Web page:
- The height
The leaves of plants, and more particularly of trees and shrubs, are the organs through which the phenomenon of photosynthesis occurs.
• As a rule, the leaves of all woody plants are formed from the petiole (the tail of the leaf) and the blade (the leaf itself).
• Softwoods have very particular leaves called needles, of elongated shape, of semicircular section, with thick wall, whose renewal can take place only after about ten years. This is an adaptation to given climates, and more particularly to the unfavorable conditions encountered in cold and / or dry environments, the needle limiting the evaporation and not requiring significant efforts to the plant for to renew.
• The leaf blade of non-resinous woody plants has very different forms depending on the species. There are simple leaves of linear form, lanceolate, ovoid, cordate, etc., and compound leaves, consisting of several leaflets starting from the same point (for example, the leaves of chestnut).
• On most hardwood species, the leaves of the year fall in the fall to be replaced by new ones in the spring. However, some species retain their leaves in winter, for example, as well as laurel and boxwood. The same is true for most conifers. The great distinction can be made between deciduous trees and evergreen trees. But we must beware of the simplistic classification: leaves = deciduous, coniferous = persistent.
• In fact, all the leaves or needles are deciduous and eventually come off the branch that bore them. By falling back on the ground and disintegrating, the leaf restores to the ground a large part of the mineral salts extracted before. The term semi-evergreen foliage refers to any foliage that falls on the appearance of new leaves. This characteristic is also relative.
The reproduction of woody plants is, in the vast majority of cases, of a sexual nature: a seed is born from the union of a male cell and a female cell. These reproductive elements are formed inside a flower, which is in fact nothing more than an evolution of leaves adapted to the phenomenon of reproduction.
- A flower consists of a chalice, a corolla, stamens and a pistil, when it is a complete flower; an incomplete flower is one that lacks one of these elements.
- The male sex organ is represented by the stamens, which consist of the anther and the staminal net. In the anther is formed pollen, which is released at the maturity of the flower.
- These seeds of pollen (male reproductive cell) will fertilize the eggs contained in the carpel found in the pistil. If stamens and pistils are contained in the same flower, it is called hermaphrodite.
- under the effect of wind - anemogamy;
- or thanks to the transport assumed by certain insects such as bees - entomogamy.
Pollination results in the formation and development of fruit bearing the seeds themselves. These fruits can only interest the gardener if they are consumable or decorative. With regard to the ornamental garden, it should be noted that many trees and shrubs bear fruit insignificant or poor decorative, whose reproductive character remains the only interest. In fact, the reproductive capacity of tree seeds is itself very limited. An example of this is a birch, capable of generating up to one hundred million seeds per season without the risk of seedling growing under its antlers for many years. Only trees with large fruits with their own germinal reserves (eg horse chestnut) are likely to be very prolific.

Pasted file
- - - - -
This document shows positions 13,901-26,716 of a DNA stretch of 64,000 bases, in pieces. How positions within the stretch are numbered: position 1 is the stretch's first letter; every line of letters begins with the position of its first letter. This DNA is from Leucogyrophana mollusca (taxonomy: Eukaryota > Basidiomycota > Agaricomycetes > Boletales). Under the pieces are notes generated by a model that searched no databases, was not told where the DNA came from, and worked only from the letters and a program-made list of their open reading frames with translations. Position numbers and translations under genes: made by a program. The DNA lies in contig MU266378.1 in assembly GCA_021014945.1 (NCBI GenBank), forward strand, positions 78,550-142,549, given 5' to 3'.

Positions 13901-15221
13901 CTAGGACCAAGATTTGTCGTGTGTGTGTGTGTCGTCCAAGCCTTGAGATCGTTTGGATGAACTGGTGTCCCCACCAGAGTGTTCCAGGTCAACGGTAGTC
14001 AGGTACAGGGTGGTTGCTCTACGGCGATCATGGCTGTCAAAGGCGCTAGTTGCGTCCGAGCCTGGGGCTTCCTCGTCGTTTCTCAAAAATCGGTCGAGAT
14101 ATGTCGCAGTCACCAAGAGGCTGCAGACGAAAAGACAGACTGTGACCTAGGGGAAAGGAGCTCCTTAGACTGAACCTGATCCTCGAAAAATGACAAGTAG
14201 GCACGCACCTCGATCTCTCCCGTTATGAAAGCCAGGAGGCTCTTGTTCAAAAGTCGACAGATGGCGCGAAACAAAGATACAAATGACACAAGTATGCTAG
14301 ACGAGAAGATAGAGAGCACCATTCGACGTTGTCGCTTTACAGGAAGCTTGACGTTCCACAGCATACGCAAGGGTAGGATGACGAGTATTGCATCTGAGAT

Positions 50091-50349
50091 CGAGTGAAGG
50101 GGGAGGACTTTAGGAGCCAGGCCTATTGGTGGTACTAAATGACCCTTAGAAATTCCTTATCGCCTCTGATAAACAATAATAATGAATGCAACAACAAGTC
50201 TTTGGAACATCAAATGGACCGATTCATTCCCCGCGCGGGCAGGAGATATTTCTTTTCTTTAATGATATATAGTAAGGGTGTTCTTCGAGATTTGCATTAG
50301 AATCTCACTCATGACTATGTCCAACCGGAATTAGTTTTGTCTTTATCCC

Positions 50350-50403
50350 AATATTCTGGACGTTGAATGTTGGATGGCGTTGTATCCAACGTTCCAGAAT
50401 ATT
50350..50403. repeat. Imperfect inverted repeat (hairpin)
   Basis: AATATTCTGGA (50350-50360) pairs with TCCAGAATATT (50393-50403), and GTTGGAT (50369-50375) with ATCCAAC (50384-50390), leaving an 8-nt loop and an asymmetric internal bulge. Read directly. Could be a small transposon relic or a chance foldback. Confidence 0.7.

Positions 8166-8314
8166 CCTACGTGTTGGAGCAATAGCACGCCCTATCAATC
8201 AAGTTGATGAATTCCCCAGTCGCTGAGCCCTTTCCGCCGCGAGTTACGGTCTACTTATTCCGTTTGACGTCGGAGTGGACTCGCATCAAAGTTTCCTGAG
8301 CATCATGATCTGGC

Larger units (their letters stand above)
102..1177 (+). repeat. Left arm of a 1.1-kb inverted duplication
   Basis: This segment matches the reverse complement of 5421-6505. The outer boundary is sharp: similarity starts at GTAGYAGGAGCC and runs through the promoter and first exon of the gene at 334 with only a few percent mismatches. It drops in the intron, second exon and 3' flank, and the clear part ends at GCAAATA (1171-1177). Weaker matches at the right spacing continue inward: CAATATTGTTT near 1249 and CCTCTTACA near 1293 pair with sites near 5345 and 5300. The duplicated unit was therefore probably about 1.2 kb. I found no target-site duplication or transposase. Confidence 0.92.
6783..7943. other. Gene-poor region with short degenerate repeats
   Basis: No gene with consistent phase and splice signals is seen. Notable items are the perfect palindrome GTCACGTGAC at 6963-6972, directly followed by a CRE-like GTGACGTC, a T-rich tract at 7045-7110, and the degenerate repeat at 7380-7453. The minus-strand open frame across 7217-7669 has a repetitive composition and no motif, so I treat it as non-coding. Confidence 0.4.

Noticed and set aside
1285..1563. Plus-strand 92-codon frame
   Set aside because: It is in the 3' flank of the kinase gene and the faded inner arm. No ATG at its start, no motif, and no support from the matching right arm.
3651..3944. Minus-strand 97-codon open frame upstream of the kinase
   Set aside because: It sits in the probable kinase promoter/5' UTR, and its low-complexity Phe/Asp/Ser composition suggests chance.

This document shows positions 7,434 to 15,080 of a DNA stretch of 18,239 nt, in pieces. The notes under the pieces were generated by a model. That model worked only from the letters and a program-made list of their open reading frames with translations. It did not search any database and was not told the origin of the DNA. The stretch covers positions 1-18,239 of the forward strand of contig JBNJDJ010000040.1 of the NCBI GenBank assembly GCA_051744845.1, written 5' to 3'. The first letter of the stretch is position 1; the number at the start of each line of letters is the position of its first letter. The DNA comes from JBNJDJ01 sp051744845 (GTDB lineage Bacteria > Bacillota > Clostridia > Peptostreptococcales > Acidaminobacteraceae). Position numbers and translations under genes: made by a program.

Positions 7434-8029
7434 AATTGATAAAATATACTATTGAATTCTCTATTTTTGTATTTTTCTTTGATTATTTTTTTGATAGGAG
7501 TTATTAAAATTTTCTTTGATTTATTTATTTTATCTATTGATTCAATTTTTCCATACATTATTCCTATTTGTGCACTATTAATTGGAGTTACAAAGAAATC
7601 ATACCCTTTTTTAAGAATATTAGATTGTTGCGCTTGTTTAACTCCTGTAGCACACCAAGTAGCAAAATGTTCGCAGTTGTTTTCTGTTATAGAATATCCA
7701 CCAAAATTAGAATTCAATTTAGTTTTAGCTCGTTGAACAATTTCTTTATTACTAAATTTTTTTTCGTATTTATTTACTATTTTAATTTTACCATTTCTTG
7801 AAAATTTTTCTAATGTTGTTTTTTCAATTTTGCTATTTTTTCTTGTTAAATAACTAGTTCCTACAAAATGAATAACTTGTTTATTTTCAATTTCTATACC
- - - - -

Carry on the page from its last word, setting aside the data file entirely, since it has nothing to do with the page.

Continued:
When it is decided to plant trees and shrubs, it is essential to know in advance the size they will reach in adulthood, for trees, in the twenty to thirty years, and much less for shrubs. This information is usually provided by the nursery catalogs.
Warningfor shrubs, the information often remains below the truth: some subjects, if they are not pruned, can reach a height close to that of trees. As soon as you have accurate information on the size of trees and shrubs, you can determine the ideal location of the plantation in a given garden. Care must be taken to arrange the tallest trees in the garden, and to keep the foreground in the decorative shrubs, not forgetting that a tree or a shrub does not only grow in height, but also in width. It is necessary to take into account for planting spacing two trees planted too close to each other may suffer from their situation as much as a lack of light.
Most shrubs are good for pruning; they can be shaped according to the gardener's wishes. It is quite different for some trees suffer from human intervention, others can not be pruned because of their importance. It is not always easy to predict the shape of a tree in adulthood when planting a subject less than one meter in height (especially if it is a tree with deciduous leaves devoid of foliage at planting time). The shape of the antlers and foliage of a tree, however, remains an essential element for the harmony of volumes in the garden.
Landscapers distinguish the following forms
- slender (or fastigiate): for trees with narrow and cylindrical branches, with fairly free foliage (poplar, cypress, yew, some cedar, etc.);
- ovoid: the antlers form an oblong mass and an oval profile from a straight trunk (birch, oak, beech, linden, maple, walnut, elm, plane tree, ash, pear, cherry, etc.)
- round: the antler is practically spherical from a straight trunk (horse chestnut, olive tree, hawthorn, apple tree, etc.);
- conical: the ant has a conical shape, almost perfect in some subjects, to the point where the lower branches touch the ground and hide the trunk (fir, spruce, certain cypresses, etc.);
- spread: the antler spreads horizontally from a high trunk, dividing into many horizontal branches (umbrella pine, Lebanon cedar, etc.);
- prostrated (or mourner): the end of the branches, very flexible, falls from the top of the trunk down (this form concerns many species, the willow being the most characteristic representative).
This may interest you